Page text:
Confirm account phishing email requests
It seems that even the crafters of phishing emails take a break over the weekend. Certainly this weekend the volume of phishing emails was lower than a weekday. The exceptions to the rule are a couple of emails stopped by our email filters over the weekend. One claims to be from Google, and tells the recipient they have been selected by Google. The recipient is informed that more details are contained in an attachment to the email. The attachment however contains malware. The other email that appears in quantity is a PayPal phishing email, requesting that the recipient confirm their account information.
We have picked on the PayPal phishing email for this post, as the Google phishing email is fairly simple. The PayPal email is as shown in Figure A. It uses a fairly realistic PayPal logo. The sender of the email is listed as “Paypal”. Note the second p is lower case. The subject line of the email is “Your Account will expire”. There is one link contained in the email, with the anchor text “Confirm your information now”. A copyright notice is fixed to the bottom of the email, along with a PayPal email identifier. This is designed to convince the recipient that the email is genuine.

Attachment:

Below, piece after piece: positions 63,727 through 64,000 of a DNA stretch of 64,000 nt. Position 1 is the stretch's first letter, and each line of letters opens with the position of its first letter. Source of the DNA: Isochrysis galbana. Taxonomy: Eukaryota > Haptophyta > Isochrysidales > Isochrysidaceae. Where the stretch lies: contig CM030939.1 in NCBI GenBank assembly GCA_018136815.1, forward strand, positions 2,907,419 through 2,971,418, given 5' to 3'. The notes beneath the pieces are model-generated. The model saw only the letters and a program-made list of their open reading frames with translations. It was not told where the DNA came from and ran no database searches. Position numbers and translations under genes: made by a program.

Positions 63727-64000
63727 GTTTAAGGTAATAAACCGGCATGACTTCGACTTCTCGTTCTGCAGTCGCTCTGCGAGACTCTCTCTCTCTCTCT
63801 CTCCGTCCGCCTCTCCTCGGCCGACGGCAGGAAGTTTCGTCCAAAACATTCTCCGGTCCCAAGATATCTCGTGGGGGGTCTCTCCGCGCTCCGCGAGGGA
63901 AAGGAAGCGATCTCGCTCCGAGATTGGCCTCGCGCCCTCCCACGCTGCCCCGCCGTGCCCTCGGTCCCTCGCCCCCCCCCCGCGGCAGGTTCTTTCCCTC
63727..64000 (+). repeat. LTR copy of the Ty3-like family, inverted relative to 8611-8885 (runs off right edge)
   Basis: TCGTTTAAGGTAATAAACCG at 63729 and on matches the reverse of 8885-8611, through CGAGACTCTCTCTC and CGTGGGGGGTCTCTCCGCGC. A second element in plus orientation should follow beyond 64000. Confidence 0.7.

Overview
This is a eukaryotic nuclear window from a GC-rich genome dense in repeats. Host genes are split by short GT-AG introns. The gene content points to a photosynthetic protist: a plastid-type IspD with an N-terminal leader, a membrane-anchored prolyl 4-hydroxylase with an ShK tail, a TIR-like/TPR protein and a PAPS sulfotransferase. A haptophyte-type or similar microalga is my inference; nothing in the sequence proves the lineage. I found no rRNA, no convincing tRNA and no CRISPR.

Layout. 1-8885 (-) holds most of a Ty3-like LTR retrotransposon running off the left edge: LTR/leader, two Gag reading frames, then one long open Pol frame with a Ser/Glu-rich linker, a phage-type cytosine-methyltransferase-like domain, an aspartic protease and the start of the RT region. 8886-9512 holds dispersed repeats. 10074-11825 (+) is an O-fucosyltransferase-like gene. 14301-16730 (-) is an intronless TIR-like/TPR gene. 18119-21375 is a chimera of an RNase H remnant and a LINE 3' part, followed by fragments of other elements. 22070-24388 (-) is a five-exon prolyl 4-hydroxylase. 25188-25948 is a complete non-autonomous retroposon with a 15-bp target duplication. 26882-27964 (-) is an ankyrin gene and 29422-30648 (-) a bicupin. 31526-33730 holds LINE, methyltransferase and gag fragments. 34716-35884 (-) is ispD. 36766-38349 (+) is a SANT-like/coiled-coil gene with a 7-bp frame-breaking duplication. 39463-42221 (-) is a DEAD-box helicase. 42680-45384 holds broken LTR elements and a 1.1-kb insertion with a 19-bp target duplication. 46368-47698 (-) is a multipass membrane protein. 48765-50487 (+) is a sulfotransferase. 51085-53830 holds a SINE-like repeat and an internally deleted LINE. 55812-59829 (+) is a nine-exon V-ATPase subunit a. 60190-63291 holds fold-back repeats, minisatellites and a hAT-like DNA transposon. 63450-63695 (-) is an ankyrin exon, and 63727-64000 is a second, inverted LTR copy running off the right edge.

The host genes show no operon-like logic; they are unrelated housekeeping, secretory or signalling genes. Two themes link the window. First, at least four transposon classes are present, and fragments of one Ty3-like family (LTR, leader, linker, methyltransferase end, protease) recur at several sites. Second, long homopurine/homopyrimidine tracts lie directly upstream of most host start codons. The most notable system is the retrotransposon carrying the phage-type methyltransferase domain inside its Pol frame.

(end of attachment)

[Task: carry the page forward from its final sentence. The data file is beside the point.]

The supposed reason for the email is that “unusual activity” has been detected on the recipient’s account. As a consequence (according to the email) the user’s account has been disabled. The email goes on to explain that the user needs to verify they are the owner of the PayPal account, which they can do by clicking on the link contained in the email.
This is a fairly realistic looking phishing email, but it is bogus. The email lacks any sort of salutation, let alone a personalised one. There are some grammatical errors in the email. Finally, mousing over the link shows that it does not lead back to PayPal. Instead it leads to a crude copy of the PayPal site. This fake site looks to lure users into logging in and surrendering their PayPal details. If you receive this email, delete it.